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Mark Wahlberg's new HBO Max docuseries dives deep into his life, with a focus on the actor's various business ventures.
The show, titled Wahl Street, finds Wahlberg balancing his numerous businesses with his career as a movie star and producer—and just as the Covid-19 pandemic hit.
In the show's first episode, Wahlberg reveals the secret to his success outside of acting.
You know Mark Wahlberg, the movie star, but do you know Mark Wahlberg, the entrepreneur? A new HBO Max docuseries titled Wahl Street aims to make sure you're familiar not only with the former, but the latter as well, exploring his life before and during the Covid-19 pandemic.
Wahlberg started, of course, as a rapper with Marky Mark and the Funky Bunch, before transitioning to underwear modeling, and then acting. The acting, he says in the show's first episode, people took as a practical joke. But he chose to prove the doubters wrong—and that's the mentality he chooses to carry into his numerous business ventures, which include restaurant ownership, fitness, and TV production.
"Sometimes I feel like I should just go back to making movies, but I'm also doing things that I'm passionate about and that I believe in, and that are really kind of a direct extension of who I am," he says. "I'm wanting to share that and really inspire other entrepreneurs to go out there and figure out how to do it and go out and make it happen."
He can't do it all on his own, though. The show depicts him soliciting advice from people like clothing maven and Shark Tank star Daymond John and UFC President Dana White.
And Wahlberg knows the pressure that comes with success, too. With his fast-growing businesses—mainly, F45 gyms and Wahlburgers restaurants—he gets people who are investing in his franchises, and, by extension, him. And he doesn't want to let those people down.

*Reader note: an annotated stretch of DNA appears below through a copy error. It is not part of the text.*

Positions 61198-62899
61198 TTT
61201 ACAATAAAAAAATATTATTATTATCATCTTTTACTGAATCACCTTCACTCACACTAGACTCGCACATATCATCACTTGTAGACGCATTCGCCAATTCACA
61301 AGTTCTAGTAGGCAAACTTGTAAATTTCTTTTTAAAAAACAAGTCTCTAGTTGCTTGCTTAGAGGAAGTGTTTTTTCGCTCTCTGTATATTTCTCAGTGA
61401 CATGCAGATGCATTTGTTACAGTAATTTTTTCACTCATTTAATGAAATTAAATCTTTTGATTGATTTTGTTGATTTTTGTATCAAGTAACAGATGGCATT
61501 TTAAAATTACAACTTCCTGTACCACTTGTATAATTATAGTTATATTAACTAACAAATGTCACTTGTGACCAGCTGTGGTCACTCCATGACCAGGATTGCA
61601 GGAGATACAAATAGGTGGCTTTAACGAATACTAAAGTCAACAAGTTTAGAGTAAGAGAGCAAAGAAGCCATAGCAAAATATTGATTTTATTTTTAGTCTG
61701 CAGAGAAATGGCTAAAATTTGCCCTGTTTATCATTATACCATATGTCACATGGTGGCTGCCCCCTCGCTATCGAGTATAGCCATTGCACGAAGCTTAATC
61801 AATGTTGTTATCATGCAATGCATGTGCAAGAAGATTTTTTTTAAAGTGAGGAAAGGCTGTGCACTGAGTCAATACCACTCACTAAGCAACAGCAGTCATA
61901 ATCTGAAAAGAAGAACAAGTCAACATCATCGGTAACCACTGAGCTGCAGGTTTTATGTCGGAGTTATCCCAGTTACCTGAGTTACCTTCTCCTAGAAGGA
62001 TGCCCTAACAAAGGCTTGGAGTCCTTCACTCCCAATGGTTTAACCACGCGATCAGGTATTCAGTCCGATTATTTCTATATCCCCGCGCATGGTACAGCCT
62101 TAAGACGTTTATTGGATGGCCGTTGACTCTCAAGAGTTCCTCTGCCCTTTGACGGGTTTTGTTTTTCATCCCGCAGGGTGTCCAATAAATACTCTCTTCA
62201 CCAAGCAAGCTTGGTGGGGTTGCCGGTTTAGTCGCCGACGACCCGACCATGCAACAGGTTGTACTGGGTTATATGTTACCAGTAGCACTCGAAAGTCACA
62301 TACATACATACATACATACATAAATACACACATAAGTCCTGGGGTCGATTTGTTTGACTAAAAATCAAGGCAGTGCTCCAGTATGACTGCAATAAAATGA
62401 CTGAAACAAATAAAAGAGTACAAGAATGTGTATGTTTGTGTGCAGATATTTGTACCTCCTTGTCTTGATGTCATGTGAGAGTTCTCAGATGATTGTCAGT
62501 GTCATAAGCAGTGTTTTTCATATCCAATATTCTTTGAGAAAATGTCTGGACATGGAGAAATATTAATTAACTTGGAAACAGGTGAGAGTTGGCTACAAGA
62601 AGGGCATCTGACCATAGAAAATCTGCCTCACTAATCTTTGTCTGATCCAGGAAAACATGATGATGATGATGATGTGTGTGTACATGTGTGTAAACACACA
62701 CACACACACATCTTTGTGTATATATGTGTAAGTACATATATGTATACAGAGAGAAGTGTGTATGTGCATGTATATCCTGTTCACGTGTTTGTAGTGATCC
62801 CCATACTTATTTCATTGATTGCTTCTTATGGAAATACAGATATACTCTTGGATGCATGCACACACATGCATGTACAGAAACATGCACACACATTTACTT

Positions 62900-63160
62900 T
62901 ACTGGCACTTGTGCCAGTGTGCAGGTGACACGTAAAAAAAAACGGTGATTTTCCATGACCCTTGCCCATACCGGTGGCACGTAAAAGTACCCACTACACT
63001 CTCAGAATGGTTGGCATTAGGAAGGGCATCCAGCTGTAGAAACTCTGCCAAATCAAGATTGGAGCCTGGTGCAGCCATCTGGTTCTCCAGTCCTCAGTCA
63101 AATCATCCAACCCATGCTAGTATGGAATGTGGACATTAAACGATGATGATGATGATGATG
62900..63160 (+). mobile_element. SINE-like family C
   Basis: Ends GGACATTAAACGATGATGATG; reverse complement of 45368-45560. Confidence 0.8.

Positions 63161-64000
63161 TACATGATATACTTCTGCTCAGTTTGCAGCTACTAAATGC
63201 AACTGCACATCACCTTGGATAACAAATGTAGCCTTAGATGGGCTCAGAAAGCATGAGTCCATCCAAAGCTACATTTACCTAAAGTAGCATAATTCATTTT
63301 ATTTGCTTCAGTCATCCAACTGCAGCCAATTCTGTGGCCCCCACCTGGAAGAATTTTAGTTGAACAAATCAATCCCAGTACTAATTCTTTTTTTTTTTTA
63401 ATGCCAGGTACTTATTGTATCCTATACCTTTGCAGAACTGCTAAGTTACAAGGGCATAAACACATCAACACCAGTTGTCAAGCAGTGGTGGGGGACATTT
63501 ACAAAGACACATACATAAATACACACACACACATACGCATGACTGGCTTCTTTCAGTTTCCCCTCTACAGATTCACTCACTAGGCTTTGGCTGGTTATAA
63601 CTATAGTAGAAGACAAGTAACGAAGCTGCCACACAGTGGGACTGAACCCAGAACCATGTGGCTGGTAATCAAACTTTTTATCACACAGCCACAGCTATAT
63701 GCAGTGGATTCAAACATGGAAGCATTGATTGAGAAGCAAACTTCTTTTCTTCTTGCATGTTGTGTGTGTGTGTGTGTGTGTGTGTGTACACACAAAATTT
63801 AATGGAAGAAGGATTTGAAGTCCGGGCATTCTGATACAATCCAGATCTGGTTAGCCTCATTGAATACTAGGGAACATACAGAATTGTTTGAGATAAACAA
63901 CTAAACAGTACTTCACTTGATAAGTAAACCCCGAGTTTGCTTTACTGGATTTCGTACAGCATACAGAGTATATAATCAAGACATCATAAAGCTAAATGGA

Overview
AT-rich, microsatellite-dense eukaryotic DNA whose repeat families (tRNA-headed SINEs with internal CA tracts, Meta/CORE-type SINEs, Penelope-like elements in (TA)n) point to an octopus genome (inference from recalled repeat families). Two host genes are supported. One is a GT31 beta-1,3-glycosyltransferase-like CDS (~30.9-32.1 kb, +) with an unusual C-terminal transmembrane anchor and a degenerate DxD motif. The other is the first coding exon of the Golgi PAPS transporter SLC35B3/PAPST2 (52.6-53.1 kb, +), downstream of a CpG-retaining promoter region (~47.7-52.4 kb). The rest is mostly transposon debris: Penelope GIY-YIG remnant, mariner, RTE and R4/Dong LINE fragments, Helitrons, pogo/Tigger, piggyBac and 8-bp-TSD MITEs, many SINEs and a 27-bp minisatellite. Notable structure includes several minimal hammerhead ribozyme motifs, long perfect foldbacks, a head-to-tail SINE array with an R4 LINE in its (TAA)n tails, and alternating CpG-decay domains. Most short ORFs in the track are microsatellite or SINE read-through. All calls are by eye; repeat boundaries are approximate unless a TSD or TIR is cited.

"I think, ultimately, at the end of the day, I've got the bug. I've got the bug for business, and I've got people who are, like, putting in parts of their life savings, and betting their future on me and us," he says. "So I'm going to work twice as hard to make sure that I am bringing something to the table that's beneficial to other people."
And one more important thing? The 49-year-old Wahlberg knows that he's got a privilege—making movies as his base income—that most entrepreneurs don't come close to.
"It's fantastic to be able to make a living making movies and acting. Having the luxury of being able to have a great day job—which I take very seriously—is allowing me to take these other bets."
So what businesses does Mark Wahlberg own?
As the debut episode of Wahl Street details, Wahlberg has eight businesses taking up most of his attention. Those are: Closest to the Hole (a film and TV production company for scripted content), Aquahydrate (a water company), Performance Inspired (a nutrition company whose products you might find online or in a GNC), F45 (a fast-growing chain of gyms), Municipal (a clothing company), Mark Wahlberg Auto Group (a series of now four car dealerships in and around Colombus, Ohio), Unrealistic Ideas (a production company for unscripted/nonfiction ideas, such as docuseries and podcasts), and, of course, Wahlburgers (the series of burger joints that he describes in the episode as a "family-owned restaurant chain").
The show will dive into all of these through the course of the run on HBO Max. But it's interesting to see even in just the first episode that the show isn't going to be completely scrubbed of any and all issues. We see in the first episode that the London Wahlburgers restaurant is understaffed, having trouble making money, and even receiving some complaints about the taste of the meat in the hamburgers. We also see the steps being taken to change that.
Wahl Street is produced by Wahlberg and his team, so obviously, the series is an attempt to paint him in a positive light. But some of the transparent and real moments along the way should be really interesting—and perhaps particularly helpful, as the star hopes, for hopeful entrepreneurs.
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